LONDON (Reuters) - Fund manager JJB Sports (JJB.L) said it was planning to open its first organic shop in the United States and that Li Ka-shing’s Neptune was its largest investor, a week after announcing its exit from the UK retail sector.
Britain’s biggest sporting goods retailer, which reported last week a strong Christmas in clothing, said the Neptune Global Alternatives Fund portfolio, which manages 7.4 billion pounds ($9.6 billion), had become its largest investor.
A spokesman for JJB told Reuters the fund was managed by Green Corn Capital, which has a small holding in JJB. The fund’s chief investment officer, Adrian Fisher, was not immediately available for comment.
“We continue to see this fund as a great vehicle for growing our own investor base as well as a solid partner for our global asset management team,” CEO Paul Jones said in a statement.
Retailers continue to struggle in Britain, weighed down by rising rents and online competition, while major supermarket Tesco (TSCO.L) is cutting its dividend and pensions costs in response to a tough environment for its industry.
Last week, JJB chief executive Paul Jones said the company was considering selling its sports and leisure shops - a likely disposal as the firm is looking to concentrate on its footwear, clothing and outdoor goods stores, where it has a more modern and growing set of customers.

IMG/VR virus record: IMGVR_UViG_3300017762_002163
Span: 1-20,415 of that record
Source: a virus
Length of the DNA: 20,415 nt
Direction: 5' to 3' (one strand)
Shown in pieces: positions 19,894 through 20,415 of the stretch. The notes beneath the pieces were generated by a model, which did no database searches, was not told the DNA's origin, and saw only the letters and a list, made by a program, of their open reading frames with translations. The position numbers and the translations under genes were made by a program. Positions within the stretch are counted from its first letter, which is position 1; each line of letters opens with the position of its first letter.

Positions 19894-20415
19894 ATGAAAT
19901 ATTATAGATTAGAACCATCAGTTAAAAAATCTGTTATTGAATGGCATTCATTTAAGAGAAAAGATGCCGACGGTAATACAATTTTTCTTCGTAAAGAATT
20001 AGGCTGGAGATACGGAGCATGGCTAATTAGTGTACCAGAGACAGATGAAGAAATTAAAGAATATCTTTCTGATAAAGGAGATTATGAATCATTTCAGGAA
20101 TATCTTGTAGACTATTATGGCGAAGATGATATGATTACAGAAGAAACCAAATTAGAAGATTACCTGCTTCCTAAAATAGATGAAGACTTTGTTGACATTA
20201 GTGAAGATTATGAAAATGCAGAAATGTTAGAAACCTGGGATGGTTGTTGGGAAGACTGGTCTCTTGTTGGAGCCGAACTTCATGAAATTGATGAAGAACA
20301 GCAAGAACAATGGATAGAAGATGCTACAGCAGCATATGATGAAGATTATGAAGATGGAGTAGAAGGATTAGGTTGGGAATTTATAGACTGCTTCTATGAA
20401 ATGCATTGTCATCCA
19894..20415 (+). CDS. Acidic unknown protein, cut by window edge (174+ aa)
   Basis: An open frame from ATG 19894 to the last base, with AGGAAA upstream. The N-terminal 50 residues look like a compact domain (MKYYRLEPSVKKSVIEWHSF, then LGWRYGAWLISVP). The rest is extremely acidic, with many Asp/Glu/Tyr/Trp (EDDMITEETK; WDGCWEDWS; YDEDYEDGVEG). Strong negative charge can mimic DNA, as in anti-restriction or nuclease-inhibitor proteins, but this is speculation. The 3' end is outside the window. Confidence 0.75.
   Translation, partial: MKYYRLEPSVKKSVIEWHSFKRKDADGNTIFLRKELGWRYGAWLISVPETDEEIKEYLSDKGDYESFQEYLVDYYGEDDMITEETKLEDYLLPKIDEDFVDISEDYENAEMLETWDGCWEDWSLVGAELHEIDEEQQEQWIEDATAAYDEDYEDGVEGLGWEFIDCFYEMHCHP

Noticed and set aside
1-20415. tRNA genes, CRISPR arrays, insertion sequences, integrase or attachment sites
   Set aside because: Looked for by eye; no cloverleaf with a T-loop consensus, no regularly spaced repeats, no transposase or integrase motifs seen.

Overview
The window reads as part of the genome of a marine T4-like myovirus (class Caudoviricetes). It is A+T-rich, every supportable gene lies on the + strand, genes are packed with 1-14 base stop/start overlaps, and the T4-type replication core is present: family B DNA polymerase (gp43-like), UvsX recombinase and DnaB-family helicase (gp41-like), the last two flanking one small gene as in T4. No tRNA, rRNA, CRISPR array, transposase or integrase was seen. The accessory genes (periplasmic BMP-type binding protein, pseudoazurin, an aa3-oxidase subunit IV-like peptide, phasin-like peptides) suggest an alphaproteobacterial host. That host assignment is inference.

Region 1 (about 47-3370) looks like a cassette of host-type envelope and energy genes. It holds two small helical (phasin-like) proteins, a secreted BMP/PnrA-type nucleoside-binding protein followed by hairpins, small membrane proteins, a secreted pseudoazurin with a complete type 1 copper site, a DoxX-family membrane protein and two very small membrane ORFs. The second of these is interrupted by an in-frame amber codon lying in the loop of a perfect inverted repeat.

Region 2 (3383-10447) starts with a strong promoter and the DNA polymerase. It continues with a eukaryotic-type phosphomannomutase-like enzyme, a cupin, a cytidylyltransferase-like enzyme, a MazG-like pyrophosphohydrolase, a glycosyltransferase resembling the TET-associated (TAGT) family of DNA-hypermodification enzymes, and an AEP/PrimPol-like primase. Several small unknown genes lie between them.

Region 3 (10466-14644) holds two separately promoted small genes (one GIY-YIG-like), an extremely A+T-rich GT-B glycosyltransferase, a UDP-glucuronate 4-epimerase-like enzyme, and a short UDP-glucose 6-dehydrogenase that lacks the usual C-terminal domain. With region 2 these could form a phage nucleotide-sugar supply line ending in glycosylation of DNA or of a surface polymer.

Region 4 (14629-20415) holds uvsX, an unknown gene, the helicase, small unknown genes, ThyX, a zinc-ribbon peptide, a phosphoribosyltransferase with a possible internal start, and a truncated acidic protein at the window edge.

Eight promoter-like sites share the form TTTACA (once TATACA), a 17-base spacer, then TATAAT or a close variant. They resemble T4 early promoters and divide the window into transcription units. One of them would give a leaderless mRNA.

Jones said on Friday that the Neptune fund held 25.7 million shares in JJB, or 3.08 percent of the business, worth 1.28 billion pounds.
With JJB under pressure in the past 18 months from a complicated rights issue to help fund its own recovery, JJB said its 2018 performance would mark its first positive financial year in six years.
Jones told Reuters the pace of recent sales growth had accelerated in January, and said he was seeing growing evidence that young and middle-aged men were starting to seek out the firm’s products again.
In a move that could further support a revival in the sportswear market, British retailer and travel operator Thomas Cook (TCG.L) said on Friday that its old Journeys outdoor goods business would cut back in the United States.
($1 = 0.7034 pounds)